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Lab tests for non-Hodgkin lymphoma

What are lab tests?

A complete blood count (CBC) test is a common laboratory blood test we use to detect cancer and monitor cancer treatment.

A CBC measures the number of blood cells circulating in the bloodstream. Specifically, it measures the level of red blood cells (which carry oxygen throughout the body), white blood cells (which fight infection) and platelets (which help with blood clotting) in a blood sample. The test also measures hemoglobin (a protein in red blood cells that carries oxygen) and hematocrit (the ratio of red blood cells to plasma).

A CBC can be used to detect a variety of conditions, including leukemia, anemia and infection. Also, since some cancer treatments can temporarily lower blood counts, our cancer doctors often use CBC tests throughout treatment to closely monitor a patient’s blood counts.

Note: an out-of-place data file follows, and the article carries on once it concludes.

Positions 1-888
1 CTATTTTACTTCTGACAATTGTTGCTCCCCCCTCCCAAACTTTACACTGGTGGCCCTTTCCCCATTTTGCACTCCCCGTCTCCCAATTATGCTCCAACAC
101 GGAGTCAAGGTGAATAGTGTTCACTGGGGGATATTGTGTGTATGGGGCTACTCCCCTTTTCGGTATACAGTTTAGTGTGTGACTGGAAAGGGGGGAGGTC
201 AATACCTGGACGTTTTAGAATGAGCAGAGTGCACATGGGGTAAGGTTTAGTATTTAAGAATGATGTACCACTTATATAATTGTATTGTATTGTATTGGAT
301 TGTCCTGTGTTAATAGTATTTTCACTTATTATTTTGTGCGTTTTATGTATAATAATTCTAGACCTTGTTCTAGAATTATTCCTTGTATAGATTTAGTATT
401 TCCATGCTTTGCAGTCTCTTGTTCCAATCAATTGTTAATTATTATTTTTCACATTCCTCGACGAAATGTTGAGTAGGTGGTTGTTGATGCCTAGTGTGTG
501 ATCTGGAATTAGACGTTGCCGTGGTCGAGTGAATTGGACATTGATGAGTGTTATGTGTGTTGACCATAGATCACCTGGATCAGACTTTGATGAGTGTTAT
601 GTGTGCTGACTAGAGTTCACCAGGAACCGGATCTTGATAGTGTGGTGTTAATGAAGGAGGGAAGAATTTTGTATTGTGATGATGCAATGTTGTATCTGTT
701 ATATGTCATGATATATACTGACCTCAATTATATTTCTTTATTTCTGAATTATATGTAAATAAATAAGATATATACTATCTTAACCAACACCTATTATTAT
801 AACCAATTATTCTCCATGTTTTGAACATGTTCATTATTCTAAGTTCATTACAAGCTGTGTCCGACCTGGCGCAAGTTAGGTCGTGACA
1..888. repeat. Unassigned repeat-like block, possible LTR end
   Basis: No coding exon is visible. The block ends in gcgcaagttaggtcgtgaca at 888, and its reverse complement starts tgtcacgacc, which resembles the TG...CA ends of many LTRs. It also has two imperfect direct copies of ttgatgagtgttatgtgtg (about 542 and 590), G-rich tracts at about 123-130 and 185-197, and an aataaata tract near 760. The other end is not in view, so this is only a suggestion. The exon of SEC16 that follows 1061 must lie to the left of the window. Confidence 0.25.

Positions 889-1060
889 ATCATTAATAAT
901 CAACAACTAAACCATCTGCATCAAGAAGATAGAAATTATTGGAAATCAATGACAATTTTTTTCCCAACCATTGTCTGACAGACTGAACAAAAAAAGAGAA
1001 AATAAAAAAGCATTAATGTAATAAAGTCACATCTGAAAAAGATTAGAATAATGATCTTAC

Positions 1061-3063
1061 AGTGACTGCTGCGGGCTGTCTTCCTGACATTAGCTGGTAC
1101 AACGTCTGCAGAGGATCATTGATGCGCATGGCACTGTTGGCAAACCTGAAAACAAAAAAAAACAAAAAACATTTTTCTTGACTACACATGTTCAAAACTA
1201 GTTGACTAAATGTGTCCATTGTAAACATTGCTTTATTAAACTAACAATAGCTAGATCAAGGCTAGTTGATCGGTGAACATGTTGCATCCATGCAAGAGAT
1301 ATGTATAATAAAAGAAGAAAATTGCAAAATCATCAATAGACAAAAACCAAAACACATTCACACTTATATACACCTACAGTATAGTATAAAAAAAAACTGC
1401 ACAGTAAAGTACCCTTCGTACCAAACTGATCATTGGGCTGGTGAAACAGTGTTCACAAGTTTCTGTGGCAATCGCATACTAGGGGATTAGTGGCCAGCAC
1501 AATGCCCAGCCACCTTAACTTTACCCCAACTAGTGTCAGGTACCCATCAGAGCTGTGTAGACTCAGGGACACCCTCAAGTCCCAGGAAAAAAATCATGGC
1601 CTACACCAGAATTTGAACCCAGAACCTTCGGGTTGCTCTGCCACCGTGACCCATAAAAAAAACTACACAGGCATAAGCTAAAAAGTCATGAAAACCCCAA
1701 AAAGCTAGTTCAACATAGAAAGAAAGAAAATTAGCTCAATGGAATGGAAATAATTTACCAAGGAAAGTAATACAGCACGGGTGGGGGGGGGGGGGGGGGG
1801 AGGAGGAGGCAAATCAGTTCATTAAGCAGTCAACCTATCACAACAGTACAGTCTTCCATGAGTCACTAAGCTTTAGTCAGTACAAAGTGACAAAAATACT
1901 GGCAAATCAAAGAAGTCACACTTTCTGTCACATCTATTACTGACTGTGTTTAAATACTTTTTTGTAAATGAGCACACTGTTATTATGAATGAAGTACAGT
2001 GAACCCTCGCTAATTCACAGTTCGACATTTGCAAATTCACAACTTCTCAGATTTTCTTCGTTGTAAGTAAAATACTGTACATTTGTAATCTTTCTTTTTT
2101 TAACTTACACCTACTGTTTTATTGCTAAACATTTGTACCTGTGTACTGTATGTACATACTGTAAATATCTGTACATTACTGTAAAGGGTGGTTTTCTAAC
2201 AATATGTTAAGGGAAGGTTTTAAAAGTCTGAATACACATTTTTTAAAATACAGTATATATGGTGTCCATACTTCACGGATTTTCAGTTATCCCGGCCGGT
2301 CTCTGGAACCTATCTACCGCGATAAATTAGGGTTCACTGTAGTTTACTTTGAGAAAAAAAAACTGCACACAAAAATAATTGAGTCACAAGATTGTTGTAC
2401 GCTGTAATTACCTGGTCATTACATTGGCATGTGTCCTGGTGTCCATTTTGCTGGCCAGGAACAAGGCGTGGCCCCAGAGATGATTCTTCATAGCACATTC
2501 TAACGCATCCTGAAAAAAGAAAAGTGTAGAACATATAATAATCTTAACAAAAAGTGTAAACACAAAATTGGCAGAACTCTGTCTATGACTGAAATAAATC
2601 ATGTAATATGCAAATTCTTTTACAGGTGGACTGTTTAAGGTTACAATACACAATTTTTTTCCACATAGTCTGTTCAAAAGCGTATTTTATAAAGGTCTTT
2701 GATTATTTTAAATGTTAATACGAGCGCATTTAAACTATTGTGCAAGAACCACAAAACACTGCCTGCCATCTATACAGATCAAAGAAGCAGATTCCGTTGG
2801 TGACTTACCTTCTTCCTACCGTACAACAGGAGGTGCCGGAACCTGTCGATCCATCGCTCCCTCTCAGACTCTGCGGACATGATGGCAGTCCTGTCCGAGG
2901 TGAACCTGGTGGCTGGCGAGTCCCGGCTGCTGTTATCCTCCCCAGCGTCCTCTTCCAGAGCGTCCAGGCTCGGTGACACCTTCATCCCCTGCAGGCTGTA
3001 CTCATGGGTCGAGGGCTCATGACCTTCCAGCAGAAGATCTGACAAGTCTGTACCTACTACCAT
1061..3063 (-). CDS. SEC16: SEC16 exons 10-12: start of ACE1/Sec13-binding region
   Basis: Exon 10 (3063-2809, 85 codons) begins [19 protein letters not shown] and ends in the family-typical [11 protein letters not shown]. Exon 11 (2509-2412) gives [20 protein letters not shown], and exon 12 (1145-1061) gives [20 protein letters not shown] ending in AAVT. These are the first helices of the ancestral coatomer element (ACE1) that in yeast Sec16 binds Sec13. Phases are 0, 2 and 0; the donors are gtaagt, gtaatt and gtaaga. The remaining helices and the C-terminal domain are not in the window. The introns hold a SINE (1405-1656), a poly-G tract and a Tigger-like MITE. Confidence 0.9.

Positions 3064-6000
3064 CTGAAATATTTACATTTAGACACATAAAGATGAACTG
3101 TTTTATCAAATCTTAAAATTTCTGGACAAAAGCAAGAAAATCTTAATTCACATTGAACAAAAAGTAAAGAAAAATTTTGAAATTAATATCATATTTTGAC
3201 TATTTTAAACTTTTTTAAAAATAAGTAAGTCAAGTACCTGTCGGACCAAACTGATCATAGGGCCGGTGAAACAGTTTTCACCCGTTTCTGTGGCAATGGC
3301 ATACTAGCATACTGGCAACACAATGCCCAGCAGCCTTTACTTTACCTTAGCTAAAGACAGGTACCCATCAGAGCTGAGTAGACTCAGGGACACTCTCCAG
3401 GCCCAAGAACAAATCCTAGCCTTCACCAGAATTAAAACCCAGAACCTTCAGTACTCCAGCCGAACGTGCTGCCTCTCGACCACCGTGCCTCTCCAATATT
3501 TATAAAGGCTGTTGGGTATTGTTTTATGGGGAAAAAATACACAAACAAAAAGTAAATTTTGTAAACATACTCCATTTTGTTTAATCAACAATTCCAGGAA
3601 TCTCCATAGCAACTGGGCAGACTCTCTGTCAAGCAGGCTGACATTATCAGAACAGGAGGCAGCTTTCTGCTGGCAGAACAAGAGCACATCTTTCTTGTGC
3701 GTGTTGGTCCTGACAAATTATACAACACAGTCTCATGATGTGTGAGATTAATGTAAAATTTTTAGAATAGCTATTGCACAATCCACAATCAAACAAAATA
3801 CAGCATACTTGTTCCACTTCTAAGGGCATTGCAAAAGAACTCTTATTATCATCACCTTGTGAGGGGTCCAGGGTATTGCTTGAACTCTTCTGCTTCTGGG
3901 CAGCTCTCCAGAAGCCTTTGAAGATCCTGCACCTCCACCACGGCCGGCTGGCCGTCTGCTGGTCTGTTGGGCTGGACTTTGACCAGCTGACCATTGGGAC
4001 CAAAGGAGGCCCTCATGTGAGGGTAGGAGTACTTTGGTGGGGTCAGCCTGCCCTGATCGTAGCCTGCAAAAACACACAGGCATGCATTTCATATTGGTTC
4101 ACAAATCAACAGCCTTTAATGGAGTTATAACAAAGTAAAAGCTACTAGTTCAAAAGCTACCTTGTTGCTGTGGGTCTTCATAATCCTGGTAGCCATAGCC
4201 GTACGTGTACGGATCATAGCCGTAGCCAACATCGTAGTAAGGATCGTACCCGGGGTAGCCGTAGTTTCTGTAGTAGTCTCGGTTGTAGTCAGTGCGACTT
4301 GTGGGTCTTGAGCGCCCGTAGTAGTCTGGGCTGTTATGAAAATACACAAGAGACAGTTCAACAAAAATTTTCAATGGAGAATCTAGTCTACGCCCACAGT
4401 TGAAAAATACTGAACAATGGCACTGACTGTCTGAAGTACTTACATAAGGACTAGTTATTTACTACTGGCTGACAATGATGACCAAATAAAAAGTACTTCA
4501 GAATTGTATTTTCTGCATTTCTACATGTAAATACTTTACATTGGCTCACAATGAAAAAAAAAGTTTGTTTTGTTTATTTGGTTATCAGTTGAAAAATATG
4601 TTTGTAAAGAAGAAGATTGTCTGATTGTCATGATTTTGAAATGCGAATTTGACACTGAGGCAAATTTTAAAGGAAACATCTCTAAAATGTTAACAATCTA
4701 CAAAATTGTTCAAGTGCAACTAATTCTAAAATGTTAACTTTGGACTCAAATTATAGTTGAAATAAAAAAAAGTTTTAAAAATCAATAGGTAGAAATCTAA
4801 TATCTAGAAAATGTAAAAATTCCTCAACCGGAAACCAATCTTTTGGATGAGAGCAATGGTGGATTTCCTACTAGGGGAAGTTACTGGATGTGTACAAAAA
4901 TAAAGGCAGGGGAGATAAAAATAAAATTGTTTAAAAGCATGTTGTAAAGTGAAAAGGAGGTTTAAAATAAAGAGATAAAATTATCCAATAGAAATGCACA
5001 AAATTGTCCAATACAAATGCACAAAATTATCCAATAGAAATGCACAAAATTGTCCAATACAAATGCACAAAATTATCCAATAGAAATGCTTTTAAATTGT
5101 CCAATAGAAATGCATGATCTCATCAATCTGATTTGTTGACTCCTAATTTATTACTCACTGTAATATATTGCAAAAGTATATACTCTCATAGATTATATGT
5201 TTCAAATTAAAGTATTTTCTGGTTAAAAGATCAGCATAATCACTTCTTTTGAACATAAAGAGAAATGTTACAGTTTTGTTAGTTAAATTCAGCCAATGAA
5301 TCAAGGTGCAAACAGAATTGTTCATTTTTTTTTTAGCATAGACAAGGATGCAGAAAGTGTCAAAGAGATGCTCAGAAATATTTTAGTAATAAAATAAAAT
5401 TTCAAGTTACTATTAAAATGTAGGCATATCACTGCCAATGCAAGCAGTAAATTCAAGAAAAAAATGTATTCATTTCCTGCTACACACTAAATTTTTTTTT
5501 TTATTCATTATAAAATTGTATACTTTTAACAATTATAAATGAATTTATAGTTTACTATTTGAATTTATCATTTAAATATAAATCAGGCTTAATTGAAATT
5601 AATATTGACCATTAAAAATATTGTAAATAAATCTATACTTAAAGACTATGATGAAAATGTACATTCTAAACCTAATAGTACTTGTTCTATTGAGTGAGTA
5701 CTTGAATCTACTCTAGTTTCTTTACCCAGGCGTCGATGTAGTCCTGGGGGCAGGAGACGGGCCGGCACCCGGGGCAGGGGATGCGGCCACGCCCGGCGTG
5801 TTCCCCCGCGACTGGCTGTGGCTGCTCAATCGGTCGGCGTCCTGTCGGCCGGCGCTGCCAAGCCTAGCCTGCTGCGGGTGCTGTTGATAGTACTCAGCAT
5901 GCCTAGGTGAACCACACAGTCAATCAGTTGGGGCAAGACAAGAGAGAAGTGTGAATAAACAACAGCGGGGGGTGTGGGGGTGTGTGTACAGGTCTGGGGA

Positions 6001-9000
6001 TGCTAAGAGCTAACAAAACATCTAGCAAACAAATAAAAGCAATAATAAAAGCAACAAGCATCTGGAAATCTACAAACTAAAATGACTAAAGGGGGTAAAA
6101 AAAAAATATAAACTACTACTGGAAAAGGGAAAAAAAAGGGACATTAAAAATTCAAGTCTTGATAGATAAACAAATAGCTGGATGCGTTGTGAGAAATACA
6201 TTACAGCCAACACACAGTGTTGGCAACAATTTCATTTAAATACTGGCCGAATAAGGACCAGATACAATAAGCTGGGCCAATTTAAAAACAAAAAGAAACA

Lab tests for non-Hodgkin lymphoma

We may use any of the following diagnostic tests for non-Hodgkin lymphoma to plan and monitor your treatment:

  • Blood and urine tests: To rule out an infection or other disease and determine if the lymphoma has spread.
  • Liver function tests: To measure the amounts of certain substances (e.g., lactate dehydrogenase, or LDH, enzyme) released into the blood by the liver.
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